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Today's News

  • Libyan rebels say NATO airstrikes hit their forces

    AJDABIYA, Libya (AP) — Rebel fighters claimed NATO airstrikes blasted their forces Thursday in another apparent mistake that sharply escalated anger about coordination with the military alliance in efforts to cripple Libyan forces. At least two rebels were killed and more than a dozen injured, a doctor said.

    The attack — near the front lines outside the eastern oil port of Brega — would be the second accidental NATO strike against rebel forces in less than a week and brought cries of outrage from fighters struggling against Moammar Gadhafi's larger and more experienced military.

    "Down, down with NATO," shouted one fighter as dozens of rebel vehicles raced eastward from the front toward the rebel-held city of Ajbadiya.

  • Trump hammers away at Obama's citizenship question--video extra

    WASHINGTON (AP) — Real estate tycoon Donald Trump said Thursday he isn't convinced that President Barack Obama was born in the United States ,but says he hopes the president can prove that he was.

    Officials in Hawaii have certified Obama's citizenship, but "birthers" have demanded additional proof. And Trump, who is weighing whether to seek the Republican presidential nomination, says not all the questions haven't been answered.

    In an interview broadcast Thursday, Trump told NBC News he plans to decide by June whether to run, and said that if he is the GOP nominee, "I'd like to beat him straight up," not on the basis of the question of where Obama was born.

  • Fewer people sought unemployment aid last week

    WASHINGTON (AP) — Fewer people applied for unemployment benefits last week, a sign that layoffs are declining and employers may be hiring more workers.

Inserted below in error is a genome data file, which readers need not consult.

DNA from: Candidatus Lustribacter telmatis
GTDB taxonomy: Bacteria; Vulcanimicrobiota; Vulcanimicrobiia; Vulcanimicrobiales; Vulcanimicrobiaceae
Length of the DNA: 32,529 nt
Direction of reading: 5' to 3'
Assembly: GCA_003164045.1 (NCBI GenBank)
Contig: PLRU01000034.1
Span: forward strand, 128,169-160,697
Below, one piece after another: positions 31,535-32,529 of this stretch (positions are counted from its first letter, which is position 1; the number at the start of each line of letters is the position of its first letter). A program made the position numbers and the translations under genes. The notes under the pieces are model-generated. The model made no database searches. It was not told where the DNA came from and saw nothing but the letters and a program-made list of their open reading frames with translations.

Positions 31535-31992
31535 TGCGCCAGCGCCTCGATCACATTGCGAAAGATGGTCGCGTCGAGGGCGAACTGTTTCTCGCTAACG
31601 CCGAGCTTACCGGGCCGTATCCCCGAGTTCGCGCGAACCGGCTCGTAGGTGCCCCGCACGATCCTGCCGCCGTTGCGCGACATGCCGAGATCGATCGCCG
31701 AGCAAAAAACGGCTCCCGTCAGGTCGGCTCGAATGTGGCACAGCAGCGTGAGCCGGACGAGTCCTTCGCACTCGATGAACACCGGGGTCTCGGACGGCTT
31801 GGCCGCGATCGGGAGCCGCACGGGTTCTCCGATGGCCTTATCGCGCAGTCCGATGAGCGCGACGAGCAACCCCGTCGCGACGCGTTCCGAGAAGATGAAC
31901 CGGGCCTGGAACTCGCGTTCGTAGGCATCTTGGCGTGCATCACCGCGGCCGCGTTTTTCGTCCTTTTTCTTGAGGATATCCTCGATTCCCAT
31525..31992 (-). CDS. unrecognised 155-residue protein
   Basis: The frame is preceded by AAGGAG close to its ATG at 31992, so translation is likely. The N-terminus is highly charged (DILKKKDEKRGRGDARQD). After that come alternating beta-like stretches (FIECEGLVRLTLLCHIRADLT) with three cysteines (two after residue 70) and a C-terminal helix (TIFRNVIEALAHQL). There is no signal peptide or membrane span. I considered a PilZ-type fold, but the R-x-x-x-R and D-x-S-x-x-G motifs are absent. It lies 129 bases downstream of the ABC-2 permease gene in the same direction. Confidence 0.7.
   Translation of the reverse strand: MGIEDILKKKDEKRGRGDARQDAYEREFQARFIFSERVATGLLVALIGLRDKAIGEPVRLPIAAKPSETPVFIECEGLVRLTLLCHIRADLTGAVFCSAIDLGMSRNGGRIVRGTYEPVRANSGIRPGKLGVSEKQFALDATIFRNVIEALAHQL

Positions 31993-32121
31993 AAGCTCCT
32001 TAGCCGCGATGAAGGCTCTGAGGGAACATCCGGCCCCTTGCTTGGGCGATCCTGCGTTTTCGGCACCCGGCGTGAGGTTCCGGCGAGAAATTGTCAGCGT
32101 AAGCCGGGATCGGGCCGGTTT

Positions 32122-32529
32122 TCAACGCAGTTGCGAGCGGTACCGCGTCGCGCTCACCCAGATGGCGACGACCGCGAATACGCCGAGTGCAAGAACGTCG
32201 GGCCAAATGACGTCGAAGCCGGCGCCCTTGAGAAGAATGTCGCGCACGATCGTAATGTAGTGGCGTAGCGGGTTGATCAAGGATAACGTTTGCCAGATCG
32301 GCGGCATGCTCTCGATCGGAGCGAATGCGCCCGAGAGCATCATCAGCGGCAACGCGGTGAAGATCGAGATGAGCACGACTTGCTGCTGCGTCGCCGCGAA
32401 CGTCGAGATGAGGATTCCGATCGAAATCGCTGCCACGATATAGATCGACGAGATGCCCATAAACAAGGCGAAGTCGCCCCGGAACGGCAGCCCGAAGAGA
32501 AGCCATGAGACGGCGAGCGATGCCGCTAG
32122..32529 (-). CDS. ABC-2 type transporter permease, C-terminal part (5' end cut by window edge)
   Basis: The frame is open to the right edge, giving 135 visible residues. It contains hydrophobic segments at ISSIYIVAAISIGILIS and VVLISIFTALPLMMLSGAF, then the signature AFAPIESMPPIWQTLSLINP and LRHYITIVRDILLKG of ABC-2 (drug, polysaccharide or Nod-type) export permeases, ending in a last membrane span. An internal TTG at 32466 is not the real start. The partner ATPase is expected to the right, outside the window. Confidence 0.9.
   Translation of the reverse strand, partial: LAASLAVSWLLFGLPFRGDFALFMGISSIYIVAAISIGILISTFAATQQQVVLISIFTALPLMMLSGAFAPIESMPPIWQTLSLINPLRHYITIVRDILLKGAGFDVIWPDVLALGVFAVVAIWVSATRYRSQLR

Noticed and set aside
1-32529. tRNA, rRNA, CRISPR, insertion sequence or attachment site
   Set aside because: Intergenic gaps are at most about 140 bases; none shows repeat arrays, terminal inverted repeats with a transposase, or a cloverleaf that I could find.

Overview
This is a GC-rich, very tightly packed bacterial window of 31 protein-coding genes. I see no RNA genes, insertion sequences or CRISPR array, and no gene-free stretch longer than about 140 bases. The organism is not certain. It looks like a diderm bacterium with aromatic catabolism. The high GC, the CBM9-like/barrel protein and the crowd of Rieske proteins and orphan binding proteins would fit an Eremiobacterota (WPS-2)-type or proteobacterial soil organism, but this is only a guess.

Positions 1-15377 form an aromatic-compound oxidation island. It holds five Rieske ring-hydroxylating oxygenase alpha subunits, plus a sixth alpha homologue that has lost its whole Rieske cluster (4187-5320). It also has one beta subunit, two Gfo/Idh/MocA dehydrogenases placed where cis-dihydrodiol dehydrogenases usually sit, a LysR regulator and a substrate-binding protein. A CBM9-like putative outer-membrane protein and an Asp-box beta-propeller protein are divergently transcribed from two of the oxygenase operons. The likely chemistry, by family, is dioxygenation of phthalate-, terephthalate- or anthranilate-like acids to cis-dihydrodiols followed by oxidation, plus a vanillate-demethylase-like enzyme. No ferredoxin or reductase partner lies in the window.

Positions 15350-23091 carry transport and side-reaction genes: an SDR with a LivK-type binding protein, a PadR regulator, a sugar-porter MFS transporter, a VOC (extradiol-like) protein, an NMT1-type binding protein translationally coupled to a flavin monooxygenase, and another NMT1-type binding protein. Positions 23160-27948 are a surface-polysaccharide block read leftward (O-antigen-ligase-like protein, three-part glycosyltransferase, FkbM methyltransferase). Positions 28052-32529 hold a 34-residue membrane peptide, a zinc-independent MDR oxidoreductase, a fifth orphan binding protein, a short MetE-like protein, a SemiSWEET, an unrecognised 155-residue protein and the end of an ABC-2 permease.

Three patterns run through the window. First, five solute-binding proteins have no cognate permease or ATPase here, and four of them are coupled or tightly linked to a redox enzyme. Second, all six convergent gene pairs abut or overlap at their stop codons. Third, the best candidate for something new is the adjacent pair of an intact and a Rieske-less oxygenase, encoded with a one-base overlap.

The Labor Department said Thursday the number of people seeking benefits dropped 10,000 to 382,000 in the week ending April 2. That's the third drop in four weeks.

    The four-week average of applications, a less volatile measure, declined to 389,500. The average is just 1,000 above a two-year low that was reached three weeks ago.

    Applications near 375,000 are consistent with a sustained increase in hiring. Applications, which reflect the pace of layoffs, peaked during the recession at 659,000.

  • Japan races to find tsunami dead despite radiation

    MINAMI SOMA, Japan (AP) — Japanese police raced Thursday to find thousands of missing bodies before they completely decompose along a stretch of tsunami-pummeled coast that has been largely off-limits because of a radiation-leaking nuclear plant.

    Nearly a month after a 9.0-magnitude earthquake generated the tsunami along Japan's northeastern coast, more than 15,000 people are still missing. Many of those may have been washed out to sea and will never be found.

  • Lawyers say Jackson was desperate over finances

    LOS ANGELES (AP) — Michael Jackson was on the brink of financial ruin when he agreed to do his "This is It" concert tour, and his fear of failure spurred by severe insomnia drove him to take desperate measures that killed him, a lawyer for his doctor said Wednesday,

    The statements by defense attorney Edward Chernoff during a pretrial hearing brought a new twist to the case being built by lawyers for Dr. Conrad Murray, who is charged in the death of Jackson.

  • GOP seeks 1-week extension as shutdown looms